What do you do when your business is growing and you suddenly have a surge of employees that rely on you for their wellbeing?
You hire an amazing Facilities team to enforce a solid structure that keeps them safe, productive and well-cared for.
But what if you don’t have the resources to hire someone to look after your building or office space and everyone in it? The job comes down to you to make sure that not only the fundamental basics of Facilities are covered, but also that your workers’ quality of life is satisfactory.
Aubrey Davis, Facilities Manager of Opus Energy, does just this every day for hundreds of employees spread across multiple sites. He’s kindly agreed to pass on his expert advice, for everything from the basics of good building and facilities maintenance, to the finer details that will make your employees happier. Read on and take note of his top three areas to cover…
The Facilities Objective we stick to here at Opus Energy Ltd. is “To support growth of the business founded on sustainable and ethical principles, by providing a safe, clean and comfortable working environment.”
The important thread which connects all these elements in one way or another is Health & Safety.
For most people, Facilities only becomes a part of their conscious thinking when something isn’t working as it should. There are occasions however when significant improvements have been implemented and grateful comments are received. For the most part though, no news is most definitely acknowledged as good news!
Maslow’s Hierarchy of Needs places both Safety and Physiological needs as some of the most fundamental drivers for the human condition, and include issues such as:
- Personal security
- Health and well-being
- Safety against accidents and illness
Facilities impacts all of the above, and if properly managed, has a significant positive effect on staff morale, motivation, efficiency and productivity.
Access to premises for only authorised personnel is an important factor in ensuring safety of staff. This can be managed in a number of ways, including proximity cards, a maintained reception desk or a security guard for example. Adequate lighting around the building (and car park area if applicable) is also a proven deterrent for a would-be assailant, as is CCTV if the risk was classified as severe enough.
Of course threats can also come from within an organisation and it is therefore important that the office layout is such that should an incident happen, it would make it very difficult for threatening behaviour to go unnoticed. This would be one of the considerations when drafting a lone working policy to help ensure that should an incident happen, witnesses or assistance would be available.
Health and wellbeing
Once again, there are a number of categories which could fall under this heading, including a clean environment, adequate lighting, break/relaxation facilities, canteen, toilets, cycling facilities and so forth. Heating and ventilation could also be mentioned here as although the legislation is quite open on this topic, having an incorrect balance in temperature can be a recipe for widespread discontent.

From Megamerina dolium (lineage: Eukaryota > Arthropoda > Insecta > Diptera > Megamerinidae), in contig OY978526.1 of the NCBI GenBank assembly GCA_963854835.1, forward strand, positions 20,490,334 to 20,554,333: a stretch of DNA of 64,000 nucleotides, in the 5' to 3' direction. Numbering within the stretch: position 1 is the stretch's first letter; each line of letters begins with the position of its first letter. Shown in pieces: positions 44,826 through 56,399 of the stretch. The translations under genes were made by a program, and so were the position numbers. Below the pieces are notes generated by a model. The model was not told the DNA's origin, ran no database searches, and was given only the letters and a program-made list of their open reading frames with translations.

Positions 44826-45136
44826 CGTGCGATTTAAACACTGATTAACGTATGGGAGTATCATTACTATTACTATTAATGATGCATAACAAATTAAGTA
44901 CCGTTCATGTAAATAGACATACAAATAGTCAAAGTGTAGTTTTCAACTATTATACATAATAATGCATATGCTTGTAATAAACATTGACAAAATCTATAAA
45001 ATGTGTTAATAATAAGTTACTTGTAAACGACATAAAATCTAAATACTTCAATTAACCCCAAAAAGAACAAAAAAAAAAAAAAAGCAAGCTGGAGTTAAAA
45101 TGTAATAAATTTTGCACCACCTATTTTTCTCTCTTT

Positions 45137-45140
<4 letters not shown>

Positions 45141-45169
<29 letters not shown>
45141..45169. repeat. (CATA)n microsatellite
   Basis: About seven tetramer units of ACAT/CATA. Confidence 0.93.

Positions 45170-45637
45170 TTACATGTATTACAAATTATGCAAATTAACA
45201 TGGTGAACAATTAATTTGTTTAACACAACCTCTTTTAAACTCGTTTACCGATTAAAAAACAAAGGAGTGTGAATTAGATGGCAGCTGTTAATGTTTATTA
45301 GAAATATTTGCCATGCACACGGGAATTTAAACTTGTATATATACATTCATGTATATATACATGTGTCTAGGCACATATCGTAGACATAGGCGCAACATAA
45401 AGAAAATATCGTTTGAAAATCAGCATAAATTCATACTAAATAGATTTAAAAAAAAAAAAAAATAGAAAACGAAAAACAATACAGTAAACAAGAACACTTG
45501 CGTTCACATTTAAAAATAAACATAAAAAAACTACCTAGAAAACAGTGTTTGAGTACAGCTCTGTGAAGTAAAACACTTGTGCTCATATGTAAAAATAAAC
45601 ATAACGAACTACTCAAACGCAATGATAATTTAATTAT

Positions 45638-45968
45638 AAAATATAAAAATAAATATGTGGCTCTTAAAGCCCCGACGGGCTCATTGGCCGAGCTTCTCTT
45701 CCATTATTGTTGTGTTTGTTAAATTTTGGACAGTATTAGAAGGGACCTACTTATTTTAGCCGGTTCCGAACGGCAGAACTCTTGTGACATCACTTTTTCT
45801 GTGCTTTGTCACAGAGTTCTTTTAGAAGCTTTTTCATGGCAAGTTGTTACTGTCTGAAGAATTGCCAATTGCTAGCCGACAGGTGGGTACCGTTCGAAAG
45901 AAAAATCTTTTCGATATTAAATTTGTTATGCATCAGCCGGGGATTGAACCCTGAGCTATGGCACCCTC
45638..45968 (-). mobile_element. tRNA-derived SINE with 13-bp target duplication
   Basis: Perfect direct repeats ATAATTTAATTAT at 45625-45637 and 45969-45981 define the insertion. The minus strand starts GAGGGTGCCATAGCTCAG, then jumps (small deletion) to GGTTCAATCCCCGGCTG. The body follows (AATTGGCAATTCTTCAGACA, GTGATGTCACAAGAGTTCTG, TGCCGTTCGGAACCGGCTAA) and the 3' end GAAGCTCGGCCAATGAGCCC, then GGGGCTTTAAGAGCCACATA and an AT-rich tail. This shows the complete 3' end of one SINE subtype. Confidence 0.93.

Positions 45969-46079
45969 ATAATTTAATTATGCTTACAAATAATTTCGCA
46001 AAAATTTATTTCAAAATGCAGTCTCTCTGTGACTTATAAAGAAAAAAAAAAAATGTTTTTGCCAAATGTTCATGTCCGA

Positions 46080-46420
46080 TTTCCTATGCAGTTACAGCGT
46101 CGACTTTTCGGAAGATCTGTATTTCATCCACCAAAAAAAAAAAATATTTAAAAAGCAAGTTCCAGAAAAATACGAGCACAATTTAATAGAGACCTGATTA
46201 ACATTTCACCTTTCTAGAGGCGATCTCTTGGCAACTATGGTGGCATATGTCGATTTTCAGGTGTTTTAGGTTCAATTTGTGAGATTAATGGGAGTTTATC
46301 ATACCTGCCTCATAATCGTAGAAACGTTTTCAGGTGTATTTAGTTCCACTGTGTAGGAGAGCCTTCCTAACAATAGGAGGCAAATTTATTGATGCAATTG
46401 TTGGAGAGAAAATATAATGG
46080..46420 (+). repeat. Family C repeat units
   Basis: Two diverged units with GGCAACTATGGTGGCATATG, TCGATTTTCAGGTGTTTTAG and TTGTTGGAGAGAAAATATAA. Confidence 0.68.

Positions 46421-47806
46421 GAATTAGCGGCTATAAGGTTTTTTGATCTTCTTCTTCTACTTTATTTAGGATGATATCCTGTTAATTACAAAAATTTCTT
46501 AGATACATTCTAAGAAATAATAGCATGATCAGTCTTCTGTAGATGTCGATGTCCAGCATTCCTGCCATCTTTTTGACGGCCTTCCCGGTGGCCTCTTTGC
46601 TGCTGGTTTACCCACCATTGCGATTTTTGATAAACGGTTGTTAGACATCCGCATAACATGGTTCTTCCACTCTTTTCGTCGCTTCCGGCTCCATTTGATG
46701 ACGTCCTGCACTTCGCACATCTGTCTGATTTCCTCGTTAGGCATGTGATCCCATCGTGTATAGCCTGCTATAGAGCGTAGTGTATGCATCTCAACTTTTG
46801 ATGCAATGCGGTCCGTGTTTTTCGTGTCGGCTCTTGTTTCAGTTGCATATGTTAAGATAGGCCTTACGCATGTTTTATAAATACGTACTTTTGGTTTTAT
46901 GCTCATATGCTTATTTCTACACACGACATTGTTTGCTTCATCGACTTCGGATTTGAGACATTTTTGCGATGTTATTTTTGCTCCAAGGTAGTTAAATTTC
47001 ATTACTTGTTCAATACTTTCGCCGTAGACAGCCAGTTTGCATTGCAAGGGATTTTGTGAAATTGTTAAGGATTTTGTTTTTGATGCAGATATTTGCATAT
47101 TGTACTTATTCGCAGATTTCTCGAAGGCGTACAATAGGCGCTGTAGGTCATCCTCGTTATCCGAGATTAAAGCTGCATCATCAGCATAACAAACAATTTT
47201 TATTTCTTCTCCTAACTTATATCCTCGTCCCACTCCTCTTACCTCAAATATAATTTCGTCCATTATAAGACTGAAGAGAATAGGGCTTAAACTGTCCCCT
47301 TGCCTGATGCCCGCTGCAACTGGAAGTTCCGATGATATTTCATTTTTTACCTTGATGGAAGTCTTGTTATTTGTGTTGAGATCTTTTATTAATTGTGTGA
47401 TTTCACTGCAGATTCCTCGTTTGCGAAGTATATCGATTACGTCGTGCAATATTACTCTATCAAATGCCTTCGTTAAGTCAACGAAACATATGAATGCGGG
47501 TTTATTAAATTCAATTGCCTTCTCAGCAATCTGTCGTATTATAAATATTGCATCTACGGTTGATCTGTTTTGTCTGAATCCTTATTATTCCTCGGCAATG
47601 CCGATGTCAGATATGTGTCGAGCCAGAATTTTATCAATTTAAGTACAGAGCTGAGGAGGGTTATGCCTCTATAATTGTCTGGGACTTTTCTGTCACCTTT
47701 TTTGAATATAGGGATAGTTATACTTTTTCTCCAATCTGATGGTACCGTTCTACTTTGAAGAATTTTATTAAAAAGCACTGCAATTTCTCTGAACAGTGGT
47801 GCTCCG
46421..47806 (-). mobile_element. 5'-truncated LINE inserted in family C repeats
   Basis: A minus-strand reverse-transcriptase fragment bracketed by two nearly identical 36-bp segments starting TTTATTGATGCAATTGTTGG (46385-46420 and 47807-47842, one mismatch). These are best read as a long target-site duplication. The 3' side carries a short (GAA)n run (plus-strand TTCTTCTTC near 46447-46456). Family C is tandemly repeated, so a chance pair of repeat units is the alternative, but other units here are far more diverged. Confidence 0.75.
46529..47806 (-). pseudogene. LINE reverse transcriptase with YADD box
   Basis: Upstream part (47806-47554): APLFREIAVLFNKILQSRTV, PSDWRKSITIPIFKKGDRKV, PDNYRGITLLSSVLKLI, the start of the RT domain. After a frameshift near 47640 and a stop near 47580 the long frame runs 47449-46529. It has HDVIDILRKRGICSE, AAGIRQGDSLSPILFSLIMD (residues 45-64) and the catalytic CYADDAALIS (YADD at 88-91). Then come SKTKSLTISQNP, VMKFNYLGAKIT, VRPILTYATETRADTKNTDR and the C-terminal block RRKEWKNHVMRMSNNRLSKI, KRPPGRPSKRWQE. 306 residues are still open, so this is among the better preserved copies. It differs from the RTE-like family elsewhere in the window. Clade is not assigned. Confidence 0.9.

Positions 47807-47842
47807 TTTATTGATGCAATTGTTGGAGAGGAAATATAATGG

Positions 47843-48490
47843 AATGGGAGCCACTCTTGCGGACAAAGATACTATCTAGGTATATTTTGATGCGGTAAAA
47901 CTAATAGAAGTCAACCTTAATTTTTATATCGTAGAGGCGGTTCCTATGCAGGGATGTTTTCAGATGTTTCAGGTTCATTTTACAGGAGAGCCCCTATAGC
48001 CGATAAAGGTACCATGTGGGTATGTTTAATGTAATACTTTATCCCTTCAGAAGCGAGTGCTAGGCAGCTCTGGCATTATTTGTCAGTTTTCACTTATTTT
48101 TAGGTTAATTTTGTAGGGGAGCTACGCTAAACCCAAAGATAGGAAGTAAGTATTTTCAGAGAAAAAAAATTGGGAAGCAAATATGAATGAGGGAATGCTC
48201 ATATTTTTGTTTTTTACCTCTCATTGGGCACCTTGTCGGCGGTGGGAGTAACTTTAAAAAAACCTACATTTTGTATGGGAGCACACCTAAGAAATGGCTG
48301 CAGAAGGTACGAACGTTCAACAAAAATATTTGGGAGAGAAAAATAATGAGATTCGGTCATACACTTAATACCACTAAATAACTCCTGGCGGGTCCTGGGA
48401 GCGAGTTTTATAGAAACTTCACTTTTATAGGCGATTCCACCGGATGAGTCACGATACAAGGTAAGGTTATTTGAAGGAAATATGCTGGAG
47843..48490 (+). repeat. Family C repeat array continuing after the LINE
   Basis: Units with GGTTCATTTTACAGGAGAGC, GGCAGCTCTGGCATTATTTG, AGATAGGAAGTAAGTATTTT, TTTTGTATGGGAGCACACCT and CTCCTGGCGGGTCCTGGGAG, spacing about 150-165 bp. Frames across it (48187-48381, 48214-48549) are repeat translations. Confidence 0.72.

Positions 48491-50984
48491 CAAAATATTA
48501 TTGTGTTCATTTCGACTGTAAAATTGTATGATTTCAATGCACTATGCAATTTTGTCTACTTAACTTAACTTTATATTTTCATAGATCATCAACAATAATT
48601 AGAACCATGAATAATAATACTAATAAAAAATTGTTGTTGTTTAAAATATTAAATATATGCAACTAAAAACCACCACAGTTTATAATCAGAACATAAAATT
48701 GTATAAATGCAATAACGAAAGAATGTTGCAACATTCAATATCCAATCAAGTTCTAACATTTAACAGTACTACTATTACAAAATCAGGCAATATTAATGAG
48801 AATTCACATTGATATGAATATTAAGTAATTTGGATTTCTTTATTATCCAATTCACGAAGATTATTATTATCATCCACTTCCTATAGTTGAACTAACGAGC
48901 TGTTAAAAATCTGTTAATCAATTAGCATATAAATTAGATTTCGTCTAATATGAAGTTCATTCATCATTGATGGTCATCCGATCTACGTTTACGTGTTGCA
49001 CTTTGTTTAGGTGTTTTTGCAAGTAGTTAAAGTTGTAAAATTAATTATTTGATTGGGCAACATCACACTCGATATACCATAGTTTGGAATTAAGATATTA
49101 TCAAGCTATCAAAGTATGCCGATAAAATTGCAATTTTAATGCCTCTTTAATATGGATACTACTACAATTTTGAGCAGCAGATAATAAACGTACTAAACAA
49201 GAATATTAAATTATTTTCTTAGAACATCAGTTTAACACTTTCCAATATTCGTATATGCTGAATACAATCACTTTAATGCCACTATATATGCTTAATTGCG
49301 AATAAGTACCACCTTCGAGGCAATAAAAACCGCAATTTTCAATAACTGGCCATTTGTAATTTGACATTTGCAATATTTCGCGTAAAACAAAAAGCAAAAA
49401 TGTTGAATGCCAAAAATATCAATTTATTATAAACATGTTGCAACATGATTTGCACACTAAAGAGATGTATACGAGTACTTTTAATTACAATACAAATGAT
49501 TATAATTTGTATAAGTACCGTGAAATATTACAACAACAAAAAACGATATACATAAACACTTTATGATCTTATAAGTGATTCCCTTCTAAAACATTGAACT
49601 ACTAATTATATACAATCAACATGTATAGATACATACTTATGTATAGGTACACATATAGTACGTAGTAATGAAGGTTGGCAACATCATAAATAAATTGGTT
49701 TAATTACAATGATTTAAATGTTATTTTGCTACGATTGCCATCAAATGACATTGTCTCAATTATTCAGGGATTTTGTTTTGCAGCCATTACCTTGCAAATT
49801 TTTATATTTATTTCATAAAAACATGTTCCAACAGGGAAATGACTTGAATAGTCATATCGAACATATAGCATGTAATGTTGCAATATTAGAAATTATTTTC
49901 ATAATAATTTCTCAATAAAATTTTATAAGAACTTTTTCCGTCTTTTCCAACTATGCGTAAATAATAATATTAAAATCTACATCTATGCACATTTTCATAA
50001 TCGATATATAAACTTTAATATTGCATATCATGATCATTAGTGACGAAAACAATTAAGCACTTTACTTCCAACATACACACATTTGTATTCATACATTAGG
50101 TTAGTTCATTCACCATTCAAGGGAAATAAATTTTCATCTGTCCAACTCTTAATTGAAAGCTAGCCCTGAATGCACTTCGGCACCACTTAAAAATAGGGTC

Like a number of areas within the Facilities arena, there needs to be an acknowledgement that organisations are made up of people who are individuals with very different characteristics, and as such it will not be possible to meet all individual needs all of the time. Small changes and adjustments can be offered however in the shape of specialist furniture and chairs to help individuals. This type of support is sometimes best identified through a workstation self- assessment (see this quiz from the NHS to check if your work space is up to scratch).
Safety against accidents and illness
Risk assessments are an essential tool for a Facilities Manager to help identify a risk, measure it and find ways to remove it or reduce its potential impact. A risk assessment would be applicable to all the areas already highlighted above. The detail and complexity of a risk assessment would be commensurate with the level of risk being measured. Many templates are available on the internet or the HSE website.
Another tool to enhance safety and reduce accidents is to use the employees themselves. By educating them either as part of their induction process or having a separate training course, you can provide them with basic but invaluable tools to help them deal with problems effectively themselves. This will also give them the awareness to report the hazard to someone in the organisation with the responsibility for making the hazard safe. Sickness and staff absence can have a major impact on the success of any business and the all-important bottom line, so investing in this area of the business pays dividends.
And so there you have it – the basics of each of the three areas you’ll need to know to make sure your small business is running smoothly and safely. Keep checking in for more company tips, news and expert advice.